Author Topic: AMAC carburator recognition  (Read 1405 times)

Offline stainless

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AMAC carburator recognition
« on: August 27, 2019, 02:20:24 PM »
hallo, I am Daniele from Italy, I hope you can help me as here the AMAL AMAC carburators are not so common...
at the moment I am owner of a old AMAC carburator but I do not know which model it is or it's age. It should be mounted on my Moto Guzzi Sport 14, a bike produced in November 1929. I know that the passage between AMAC and AMAL was around 1928, but according to some book I have my bike should still mount an AMAC type.

here some pictures of it...

Many thanks for your help...

Daniele

« Last Edit: August 27, 2019, 02:23:04 PM by stainless »

Offline cardan

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Re: AMAC carburator recognition
« Reply #1 on: August 28, 2019, 06:04:48 AM »
Hi Daniele,

Your carburettor is one that would puzzle a lot of people! You are correct in what you say about the formation of AMAL, but after 1928 AMAC and Binks carburettors were still made and sold. For example, Norton used Binks-branded carburettors (which looked very much like AMAL) on some models in 1930.

AMAC carburettors were used on some British bikes in 1929 and 1930 - almost always on the sporty models. The MD series were not uncommon (the 10MDY might be seen on an early 1930 Model 90 Sunbeam, for example), and the TT series was still around (on top of the line sports bikes) mostly as the 10TT25.

You carburettor is neither of these. The number 6/001 stamped on the body is an AMAL designator, and a near-identical AMAL 6/001 carby (fitted with an AMAL fuel bowl, with AMAL stamped on the top) was used on a number of 350cc overhead valve British bikes for 1930, for example Raleigh and Sunbeam.

AMAC carburettors disappeared from British bikes around 1930, but they were used on the continent well into the 1930s. I'm not sure where they were made.

Anyway, I think your 6/001 AMAC (with French writing on the fuel bowl lid) is just the thing for a 1930 model 350 OHV Moto Guzzi. The bore is only 15/16" (23.8mm), so it might be a bit small if your bike is a 500.

How about a photo of the bike?

Cheers

Leon

Offline stainless

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Re: AMAC carburator recognition
« Reply #2 on: August 28, 2019, 08:00:35 AM »
Hallo, first of all thanks for your answer!

So if I understand correctly this carburetor is an original AMAC but produced after the “amalgamation”, and not in England but in this case in France under license I suppose. Maybe this is for the continental market? This represent something rare or common?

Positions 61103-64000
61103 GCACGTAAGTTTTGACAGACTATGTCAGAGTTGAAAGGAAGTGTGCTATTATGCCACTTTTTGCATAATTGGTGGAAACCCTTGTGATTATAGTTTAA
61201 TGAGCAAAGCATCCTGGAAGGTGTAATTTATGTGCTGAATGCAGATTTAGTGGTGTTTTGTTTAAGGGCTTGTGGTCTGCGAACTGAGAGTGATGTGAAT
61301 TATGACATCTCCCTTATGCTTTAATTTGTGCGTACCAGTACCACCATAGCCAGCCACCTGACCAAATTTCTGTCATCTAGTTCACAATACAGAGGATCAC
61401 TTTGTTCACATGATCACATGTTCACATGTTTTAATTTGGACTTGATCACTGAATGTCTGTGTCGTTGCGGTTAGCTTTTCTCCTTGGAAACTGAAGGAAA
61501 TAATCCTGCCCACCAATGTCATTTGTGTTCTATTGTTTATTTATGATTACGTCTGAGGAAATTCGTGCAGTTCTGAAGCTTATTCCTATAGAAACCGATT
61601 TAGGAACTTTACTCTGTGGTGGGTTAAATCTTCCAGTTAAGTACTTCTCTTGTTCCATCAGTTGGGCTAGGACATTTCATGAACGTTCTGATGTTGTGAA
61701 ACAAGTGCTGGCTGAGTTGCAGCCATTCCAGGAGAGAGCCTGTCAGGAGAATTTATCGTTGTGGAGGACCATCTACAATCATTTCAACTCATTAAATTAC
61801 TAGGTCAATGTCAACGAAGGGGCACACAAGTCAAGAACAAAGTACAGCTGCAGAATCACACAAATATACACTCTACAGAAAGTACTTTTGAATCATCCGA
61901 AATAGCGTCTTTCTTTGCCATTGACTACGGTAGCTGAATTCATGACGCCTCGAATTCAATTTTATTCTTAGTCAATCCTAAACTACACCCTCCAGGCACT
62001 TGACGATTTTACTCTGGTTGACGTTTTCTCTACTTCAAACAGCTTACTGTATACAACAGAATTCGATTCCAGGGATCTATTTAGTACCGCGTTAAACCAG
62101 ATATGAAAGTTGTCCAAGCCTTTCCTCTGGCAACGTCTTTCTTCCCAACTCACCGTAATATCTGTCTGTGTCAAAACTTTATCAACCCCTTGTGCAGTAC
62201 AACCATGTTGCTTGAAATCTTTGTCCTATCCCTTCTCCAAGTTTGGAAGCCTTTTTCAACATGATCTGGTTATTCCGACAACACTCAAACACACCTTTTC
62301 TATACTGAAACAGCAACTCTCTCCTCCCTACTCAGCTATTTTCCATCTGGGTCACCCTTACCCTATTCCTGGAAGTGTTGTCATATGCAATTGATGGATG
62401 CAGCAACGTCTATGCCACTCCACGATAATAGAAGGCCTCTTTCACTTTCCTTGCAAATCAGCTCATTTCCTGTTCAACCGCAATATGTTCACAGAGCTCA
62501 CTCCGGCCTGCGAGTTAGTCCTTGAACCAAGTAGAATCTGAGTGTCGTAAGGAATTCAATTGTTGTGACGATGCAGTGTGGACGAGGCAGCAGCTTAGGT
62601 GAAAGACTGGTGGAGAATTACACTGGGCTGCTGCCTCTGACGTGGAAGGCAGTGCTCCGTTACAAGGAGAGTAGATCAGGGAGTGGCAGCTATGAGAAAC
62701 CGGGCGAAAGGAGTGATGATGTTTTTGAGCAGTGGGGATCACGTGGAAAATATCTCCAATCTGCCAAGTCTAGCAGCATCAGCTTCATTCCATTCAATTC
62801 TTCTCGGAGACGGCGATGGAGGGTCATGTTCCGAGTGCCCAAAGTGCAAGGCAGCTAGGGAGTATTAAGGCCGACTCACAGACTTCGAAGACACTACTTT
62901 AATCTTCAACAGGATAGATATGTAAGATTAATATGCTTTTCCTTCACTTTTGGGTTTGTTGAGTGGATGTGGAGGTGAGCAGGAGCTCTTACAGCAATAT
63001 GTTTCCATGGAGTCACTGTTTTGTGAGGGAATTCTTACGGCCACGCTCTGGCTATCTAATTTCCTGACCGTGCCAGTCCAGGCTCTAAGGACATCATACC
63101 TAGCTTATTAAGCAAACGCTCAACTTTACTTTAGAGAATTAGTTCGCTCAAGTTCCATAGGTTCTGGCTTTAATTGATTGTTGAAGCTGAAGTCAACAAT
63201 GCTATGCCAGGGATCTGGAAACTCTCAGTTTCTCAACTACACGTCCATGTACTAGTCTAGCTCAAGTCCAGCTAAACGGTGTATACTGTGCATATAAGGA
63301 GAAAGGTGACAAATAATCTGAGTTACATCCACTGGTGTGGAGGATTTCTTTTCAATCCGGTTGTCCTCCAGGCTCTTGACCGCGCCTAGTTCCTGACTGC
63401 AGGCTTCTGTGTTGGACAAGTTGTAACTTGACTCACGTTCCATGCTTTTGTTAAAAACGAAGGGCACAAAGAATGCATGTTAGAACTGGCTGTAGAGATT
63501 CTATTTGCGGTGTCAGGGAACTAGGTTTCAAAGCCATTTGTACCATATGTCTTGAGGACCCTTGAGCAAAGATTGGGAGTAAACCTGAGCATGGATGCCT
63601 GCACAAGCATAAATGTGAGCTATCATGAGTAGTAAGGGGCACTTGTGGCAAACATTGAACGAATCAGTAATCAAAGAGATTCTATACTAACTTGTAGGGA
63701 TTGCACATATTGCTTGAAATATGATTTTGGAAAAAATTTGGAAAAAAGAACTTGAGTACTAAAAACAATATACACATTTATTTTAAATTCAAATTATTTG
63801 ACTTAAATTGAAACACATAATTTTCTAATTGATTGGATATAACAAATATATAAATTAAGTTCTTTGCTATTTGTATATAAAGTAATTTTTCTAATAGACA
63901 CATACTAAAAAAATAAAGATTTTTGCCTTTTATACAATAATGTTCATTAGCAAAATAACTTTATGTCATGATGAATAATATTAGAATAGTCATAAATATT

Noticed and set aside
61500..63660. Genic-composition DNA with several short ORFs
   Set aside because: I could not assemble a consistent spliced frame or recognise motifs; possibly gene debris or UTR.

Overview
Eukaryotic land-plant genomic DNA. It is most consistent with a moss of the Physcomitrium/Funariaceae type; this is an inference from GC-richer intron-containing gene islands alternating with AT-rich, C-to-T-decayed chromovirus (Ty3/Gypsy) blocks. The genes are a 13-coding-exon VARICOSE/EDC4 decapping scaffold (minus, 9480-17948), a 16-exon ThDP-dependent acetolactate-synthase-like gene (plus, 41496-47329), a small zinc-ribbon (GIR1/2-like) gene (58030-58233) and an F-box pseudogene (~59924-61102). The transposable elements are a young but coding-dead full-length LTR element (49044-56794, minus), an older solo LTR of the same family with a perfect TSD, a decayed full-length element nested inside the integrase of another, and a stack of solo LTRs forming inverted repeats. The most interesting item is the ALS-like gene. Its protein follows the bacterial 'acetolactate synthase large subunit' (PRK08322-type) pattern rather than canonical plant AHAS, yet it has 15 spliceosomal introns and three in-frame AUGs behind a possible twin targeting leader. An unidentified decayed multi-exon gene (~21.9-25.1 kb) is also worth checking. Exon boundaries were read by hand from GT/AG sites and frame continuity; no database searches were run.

Or do you mean it is an AMAL with the cover changed?
If you need, I can take some pictures of the inner parts and components.

Just to sum up, In the literature I have the Moto Guzzi used AMAC carburetors, without any particular specification, for the Sport 14 which is a model produced in 1929 and 1930. Then with the subsequent one, the Sport 15,  it is indicated the AMAL 6/142. Finally from 1933/34 the AMAL was substituted by a national model of the newborn company Dellorto.

And ok you are right, here some pictures of my baby

Offline murdo

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Re: AMAC carburator recognition
« Reply #3 on: August 28, 2019, 08:35:41 AM »
Cannot help with the carburettor, but very nice Guzzi.

Offline cardan

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Re: AMAC carburator recognition
« Reply #4 on: August 28, 2019, 11:41:14 AM »
 
Yes, very nice machine.

Sorry I wasn't clear: the AMAC looks to be an original, possibly made under licence, possibly in France? I've never seen that cast float-chamber lid on a British-made AMAC.

I don't think these post-AMAL AMACs are particularly rare: they come up on ebay France. Of course there are many variations...

Cheers

Leon

Offline cardan

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Re: AMAC carburator recognition
« Reply #5 on: August 28, 2019, 11:44:34 AM »

Looks like made in Paris - just found this c1931 advert on ebay.fr

Leon

Offline cardan

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Re: AMAC carburator recognition
« Reply #6 on: August 28, 2019, 11:51:41 AM »
And made under licence from AMAL. Thus the AMAL model designations.

Leon